By Gino Morillo Morales
Speaking Limburgish with your children will have negative consequences for their Dutch. True or false? Answer: false. Among linguists, this commonly held belief is an outdated myth, so no need to worry about confusing ‘sjogkels’ with ‘schommels’. Recent research has shown that not only are children are able to learn more than just one language simultaneously, they will not mix them to such an extent that one language will severely hamper the child’s proficiency in the other. In Limburgish society, each language fulfils diverse, yet important functions and thus are both invaluable. Raising your child bilingually even brings additional benefits. In other words, as a parent there is no need to fear teaching your child Limburgish. If it is your mother tongue, it should only be encouraged to teach your child both the language of the heart (in which the child thinks, feels, and dreams) and the instrumental language (which is Dutch, the official language of the country) and not enforce Dutch in the family situation.
“I’m glad my parents opted for [raising me in] Limburgish. It is a part of my identity. It is my mother tongue. It feels like home.”
Professor Ad Backus, a linguist, is one of many people who grew up with Limburgish and Dutch in Limburg. He grew up in the small Limburgish village called Heythuysen, also simply known as ‘Heitse’. He considers the Limburgish language to be a part of his heritage and is grateful his parents opted to raise him in Limburgish as it is a part of his identity. About his attachment to the Dutch language, he mentions: “[To me] it’s purely an instrumental language, something you need in this country. And rightly so”, therein also confirming the vital role of the Dutch language in Limburgish society. When asked about the disadvantages of being raised bilingually, his reply can be summarised in a brief and concise “None”. They will not only be able to speak the instrumental language – Dutch – but also the language of the heart, thoughts and emotions of many of their peers – Limburgish. This might be one of the most convincing arguments to raise your child bilingually in Limburg.
“The only advice you should give to parents is: speak as you speak. Do what feels natural.”
Can a child learn more than one language? “The answer is obviously yes”, says professor Backus, while elaborating his reply by saying that children will not learn both languages for all the same domains, that is, for instance a child’s Dutch school vocabulary might be larger than their specific Limburgish school vocabulary. In society, however, this is not an issue as each language is used wherever it is needed, so both languages will fulfil their respective functions where needed. How should parents of young children deal with this bilingualism then? The solution is not to fear, avoid or enforce any language, but rather to speak as you speak and do whatever feels natural. Professor Backus adds that this can be easily done in Limburg, but it should not be a universal advice, as in some parts of the world parents might understandably refrain from teaching their child their mother tongue because of social tension or apprehension, like in Cataluña during Franco’s reign in Spain, where it was forbidden to speak Catalan. In such a situation, other considerations might come into play.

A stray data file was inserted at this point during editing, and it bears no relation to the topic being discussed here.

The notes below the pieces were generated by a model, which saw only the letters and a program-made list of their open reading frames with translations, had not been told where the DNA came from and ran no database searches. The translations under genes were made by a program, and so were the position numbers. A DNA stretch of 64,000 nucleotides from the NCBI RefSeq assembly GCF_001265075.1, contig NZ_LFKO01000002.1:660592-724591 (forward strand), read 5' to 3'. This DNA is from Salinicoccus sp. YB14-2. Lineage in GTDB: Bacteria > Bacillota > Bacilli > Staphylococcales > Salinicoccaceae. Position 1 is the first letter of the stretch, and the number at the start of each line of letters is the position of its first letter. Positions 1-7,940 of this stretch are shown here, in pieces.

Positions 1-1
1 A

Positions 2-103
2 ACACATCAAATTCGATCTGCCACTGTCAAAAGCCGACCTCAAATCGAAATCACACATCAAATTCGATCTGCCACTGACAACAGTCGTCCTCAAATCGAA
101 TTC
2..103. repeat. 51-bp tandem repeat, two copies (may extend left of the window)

As a parent, you will not have to be afraid that your bilingual child will only be half as proficient as a monolingual Dutch one. Quite the opposite!
Aside from the aforementioned social and emotional reasons to raise your child bilingually, there are also some cognitive advantages. Recent scientific research has shown that bilingual Dutch-Limburgish children in Limburg have an on average better developed vocabulary in Dutch than their monolingual Dutch peers. As a parent, this means that you will not have to be afraid that your bilingual child might only be half as proficient as a monolingual Dutch child in the end. Quite the opposite! Additionally, they are better in ‘filtering out noise’, that is, concentrating on a specific source of sound amongst many others – a useful trait in today’s busy and tight-scheduled life.
In Limburgish society, being bilingual is only advantageous and the idea of badly mixing languages is an outdated myth.
It is beneficent to acquaint your children not only with words like ‘woelen’, ‘kruiwagen’ and ‘lucifer’, but also with ‘sjravele’, ‘sjörkèr’ and ‘zjwaegel’. Additionally, children will not be surprised when they hear someone speak about a ‘tas koffie’ (which is not a ‘bag of coffee’, which would be the interpretation in the Dutch language, but rather a ‘mug of coffee’). Dutch is invaluable as it is the main language used in schools in Limburg. Instrumentally, it is absolutely necessary, as it is the official language in the Netherlands. Limburgish is invaluable because it creates a sense of belonging. It is the language of emotions and thoughts for many people in Limburg. So, raising your child with both languages provides them with two excellent tools to succeed in life.